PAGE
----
…Globalization is on everyone’s lips, a fad word fast turning into a shibboleth, a magic incantation, a passkey meant to unlock the gates to all mysteries. “For some, ‘globalization’ is what we are bound to do if we wish to be happy. For others, ‘globalization’ is the cause of our unhappiness. For everybody, though, ‘globalization’ is the intractable fate of the world, an irreversible process.” (35)
Myers eventually resorts to stories and metaphors, rather than academic discussions to explain what the term actually means. However, it is clear that he sees some serious problems with globalization, however it is defined:
I will argue that the values and processes of globalization fail in three critical areas. First, their understanding of who human beings are and why we are here is reductionist and thin. The result is a crisis of meaning. With no theology of sin, the secular humanist lacks an adequate account for greed, poverty, and injustice, and hence suffers from a major diagnostic blind spot. Second, globalization’s assumptions about the role and purpose of power are flawed, and this is the main reason for the dark side of globalization. Third, globalization fails to provide a compelling spiritual and ethical architecture that enables human beings to understand who they are, why they are here, and how they should live. We are back to a crisis of meaning. (8)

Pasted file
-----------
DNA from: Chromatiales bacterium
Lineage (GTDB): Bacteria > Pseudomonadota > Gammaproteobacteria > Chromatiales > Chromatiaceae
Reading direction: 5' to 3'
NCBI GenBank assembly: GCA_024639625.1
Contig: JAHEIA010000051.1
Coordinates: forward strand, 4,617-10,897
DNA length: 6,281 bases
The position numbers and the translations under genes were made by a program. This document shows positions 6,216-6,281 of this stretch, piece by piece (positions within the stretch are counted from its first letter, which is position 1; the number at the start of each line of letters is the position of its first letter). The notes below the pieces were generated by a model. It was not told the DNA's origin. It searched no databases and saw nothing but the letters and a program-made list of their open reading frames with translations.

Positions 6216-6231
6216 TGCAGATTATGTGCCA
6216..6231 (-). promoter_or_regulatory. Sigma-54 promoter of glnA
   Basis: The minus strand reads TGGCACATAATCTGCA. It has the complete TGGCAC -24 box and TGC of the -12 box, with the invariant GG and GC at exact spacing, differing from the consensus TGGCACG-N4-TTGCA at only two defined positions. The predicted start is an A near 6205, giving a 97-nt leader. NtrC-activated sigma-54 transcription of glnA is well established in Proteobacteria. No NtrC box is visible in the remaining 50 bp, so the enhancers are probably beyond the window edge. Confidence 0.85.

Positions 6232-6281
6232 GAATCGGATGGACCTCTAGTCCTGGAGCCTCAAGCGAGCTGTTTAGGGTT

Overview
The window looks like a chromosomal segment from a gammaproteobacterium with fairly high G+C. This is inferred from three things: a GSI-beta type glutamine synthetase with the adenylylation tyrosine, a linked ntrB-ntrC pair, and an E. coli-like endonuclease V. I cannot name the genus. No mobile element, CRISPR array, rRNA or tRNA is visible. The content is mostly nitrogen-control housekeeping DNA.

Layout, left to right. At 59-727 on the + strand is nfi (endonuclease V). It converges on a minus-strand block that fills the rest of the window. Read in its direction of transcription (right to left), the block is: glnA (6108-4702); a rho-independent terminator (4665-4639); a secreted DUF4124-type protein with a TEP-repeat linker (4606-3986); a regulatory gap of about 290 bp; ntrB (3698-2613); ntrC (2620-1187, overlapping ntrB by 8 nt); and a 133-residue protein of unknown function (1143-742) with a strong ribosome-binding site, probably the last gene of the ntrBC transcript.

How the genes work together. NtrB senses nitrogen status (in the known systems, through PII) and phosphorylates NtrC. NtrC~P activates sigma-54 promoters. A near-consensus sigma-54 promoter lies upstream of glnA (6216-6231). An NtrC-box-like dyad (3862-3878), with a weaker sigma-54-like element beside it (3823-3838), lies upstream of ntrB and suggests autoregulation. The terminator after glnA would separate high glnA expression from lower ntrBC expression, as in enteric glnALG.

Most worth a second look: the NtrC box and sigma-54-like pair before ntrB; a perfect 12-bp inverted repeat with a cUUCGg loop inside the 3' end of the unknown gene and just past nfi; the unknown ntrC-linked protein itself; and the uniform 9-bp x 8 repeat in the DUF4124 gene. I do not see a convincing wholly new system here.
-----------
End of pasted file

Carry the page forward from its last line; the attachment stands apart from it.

Having introduced the topic, Myers goes into an interesting historical diversion which traces the roots of globalization back to the industrial revolution and the Enlightenment and traces its development up to the present day.
Myers then has a fair bit to say about the development of globalization and the growth of Christian mission. I put a number of quotes from this section in a blog post here.